The pace of discovery in AI science and technology is accelerating worldwide. AIE will enable DARPA to fund pioneering AI research to discover new areas where R&D programs awarded through this new approach may be able to advance the state of the art. AIE will enable DARPA to go from idea inception to exploration in 90 days.
In May 2023 the Defense Advanced Research Projects Agency (DARPA) issued a Notice of Future Artificial Intelligence Exploration Opportunity: Enabling Confidence. The purpose of this Special Notice (SN) is to provide public notification of additional research areas of interest to DARPA, specifically the Artificial Intelligence Exploration (AIE) program.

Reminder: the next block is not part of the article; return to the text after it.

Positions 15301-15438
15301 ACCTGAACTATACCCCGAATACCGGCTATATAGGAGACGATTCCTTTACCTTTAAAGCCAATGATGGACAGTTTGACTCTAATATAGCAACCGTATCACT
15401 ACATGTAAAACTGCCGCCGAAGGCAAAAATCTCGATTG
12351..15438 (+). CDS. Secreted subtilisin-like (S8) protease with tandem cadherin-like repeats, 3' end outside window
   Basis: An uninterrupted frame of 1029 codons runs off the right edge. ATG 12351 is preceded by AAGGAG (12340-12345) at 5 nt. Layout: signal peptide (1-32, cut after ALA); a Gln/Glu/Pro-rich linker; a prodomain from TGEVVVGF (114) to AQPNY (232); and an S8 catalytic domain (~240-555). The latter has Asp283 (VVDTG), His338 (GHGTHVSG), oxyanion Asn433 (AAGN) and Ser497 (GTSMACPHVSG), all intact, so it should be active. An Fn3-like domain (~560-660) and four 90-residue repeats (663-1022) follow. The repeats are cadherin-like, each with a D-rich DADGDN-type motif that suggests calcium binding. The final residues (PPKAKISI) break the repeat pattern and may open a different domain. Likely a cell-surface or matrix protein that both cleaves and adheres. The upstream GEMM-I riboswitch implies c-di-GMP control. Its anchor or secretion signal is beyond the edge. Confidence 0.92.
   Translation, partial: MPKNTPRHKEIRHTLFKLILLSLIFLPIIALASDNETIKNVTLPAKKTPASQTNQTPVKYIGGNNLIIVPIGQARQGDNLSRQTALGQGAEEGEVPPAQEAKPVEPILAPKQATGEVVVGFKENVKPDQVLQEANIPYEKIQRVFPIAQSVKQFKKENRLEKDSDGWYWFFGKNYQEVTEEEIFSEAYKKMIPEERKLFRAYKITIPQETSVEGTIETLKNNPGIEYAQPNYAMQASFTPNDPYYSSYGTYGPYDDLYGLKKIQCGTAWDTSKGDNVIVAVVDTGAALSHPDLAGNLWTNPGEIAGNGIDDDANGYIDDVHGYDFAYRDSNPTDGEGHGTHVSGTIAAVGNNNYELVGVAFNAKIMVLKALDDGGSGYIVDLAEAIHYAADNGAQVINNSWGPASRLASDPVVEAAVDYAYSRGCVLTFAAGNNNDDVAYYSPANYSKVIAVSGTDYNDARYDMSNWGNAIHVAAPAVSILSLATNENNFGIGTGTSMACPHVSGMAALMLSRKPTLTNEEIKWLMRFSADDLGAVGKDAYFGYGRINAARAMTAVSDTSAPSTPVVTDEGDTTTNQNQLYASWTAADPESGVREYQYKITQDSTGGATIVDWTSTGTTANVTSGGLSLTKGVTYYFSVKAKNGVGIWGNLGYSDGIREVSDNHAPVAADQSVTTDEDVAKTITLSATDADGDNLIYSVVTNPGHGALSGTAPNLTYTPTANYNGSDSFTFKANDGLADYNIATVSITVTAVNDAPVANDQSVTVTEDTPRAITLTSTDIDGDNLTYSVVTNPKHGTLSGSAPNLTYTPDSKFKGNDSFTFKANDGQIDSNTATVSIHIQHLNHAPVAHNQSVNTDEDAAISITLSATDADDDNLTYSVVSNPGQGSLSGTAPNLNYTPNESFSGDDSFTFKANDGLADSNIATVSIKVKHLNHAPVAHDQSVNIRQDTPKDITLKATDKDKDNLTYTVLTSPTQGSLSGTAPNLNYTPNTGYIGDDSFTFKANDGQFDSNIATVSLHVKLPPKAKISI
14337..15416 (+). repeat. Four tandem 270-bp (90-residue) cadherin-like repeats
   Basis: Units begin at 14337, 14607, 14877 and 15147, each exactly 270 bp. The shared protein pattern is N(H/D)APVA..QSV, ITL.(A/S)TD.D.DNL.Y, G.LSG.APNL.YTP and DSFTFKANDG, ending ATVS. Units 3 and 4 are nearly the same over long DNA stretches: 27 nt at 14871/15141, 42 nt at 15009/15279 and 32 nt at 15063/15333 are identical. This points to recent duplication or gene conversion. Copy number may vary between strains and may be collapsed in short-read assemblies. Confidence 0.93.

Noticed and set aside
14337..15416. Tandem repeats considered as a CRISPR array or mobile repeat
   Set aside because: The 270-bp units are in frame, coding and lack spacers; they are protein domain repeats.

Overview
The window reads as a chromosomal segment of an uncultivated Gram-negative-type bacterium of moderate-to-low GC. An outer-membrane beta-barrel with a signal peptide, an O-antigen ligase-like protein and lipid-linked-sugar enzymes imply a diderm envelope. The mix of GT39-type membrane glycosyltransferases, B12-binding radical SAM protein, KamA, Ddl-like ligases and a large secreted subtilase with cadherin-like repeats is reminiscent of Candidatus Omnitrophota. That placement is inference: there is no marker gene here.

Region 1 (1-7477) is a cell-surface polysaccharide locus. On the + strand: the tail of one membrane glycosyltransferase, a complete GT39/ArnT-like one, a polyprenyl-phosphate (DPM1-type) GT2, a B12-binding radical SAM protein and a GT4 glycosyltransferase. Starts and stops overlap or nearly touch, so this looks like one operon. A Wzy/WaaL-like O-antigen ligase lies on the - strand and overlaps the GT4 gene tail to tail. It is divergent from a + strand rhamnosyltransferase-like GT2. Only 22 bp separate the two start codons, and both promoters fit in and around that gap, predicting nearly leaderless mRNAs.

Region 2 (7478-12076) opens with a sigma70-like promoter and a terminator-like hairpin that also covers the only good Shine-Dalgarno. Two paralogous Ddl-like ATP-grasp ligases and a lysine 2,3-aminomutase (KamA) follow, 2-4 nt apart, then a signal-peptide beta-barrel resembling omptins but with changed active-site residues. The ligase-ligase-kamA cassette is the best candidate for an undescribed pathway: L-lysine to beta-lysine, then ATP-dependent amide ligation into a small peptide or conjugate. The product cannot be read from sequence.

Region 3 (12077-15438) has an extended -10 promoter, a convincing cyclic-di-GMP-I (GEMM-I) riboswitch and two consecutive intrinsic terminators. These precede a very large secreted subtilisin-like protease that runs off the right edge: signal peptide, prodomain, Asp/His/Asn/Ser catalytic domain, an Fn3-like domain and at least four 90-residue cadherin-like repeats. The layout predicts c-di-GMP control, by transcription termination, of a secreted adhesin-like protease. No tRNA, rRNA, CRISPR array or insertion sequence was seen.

The military typically operates in demanding, dynamic, semi-structured and large-scale environments. This reality makes it difficult to detect, track, recognize/classify, and response to all entities within the volume of interest, thus increasing the risk of late (or non-) response to the ones that pose actual threat. A key challenge facing the military operators, in these contexts, is the focus of attention and effort, that is, how to make the most effective use of the available but scarce sensing and processing resources to gather the most relevant information from the environment and fuse it in the most efficient way.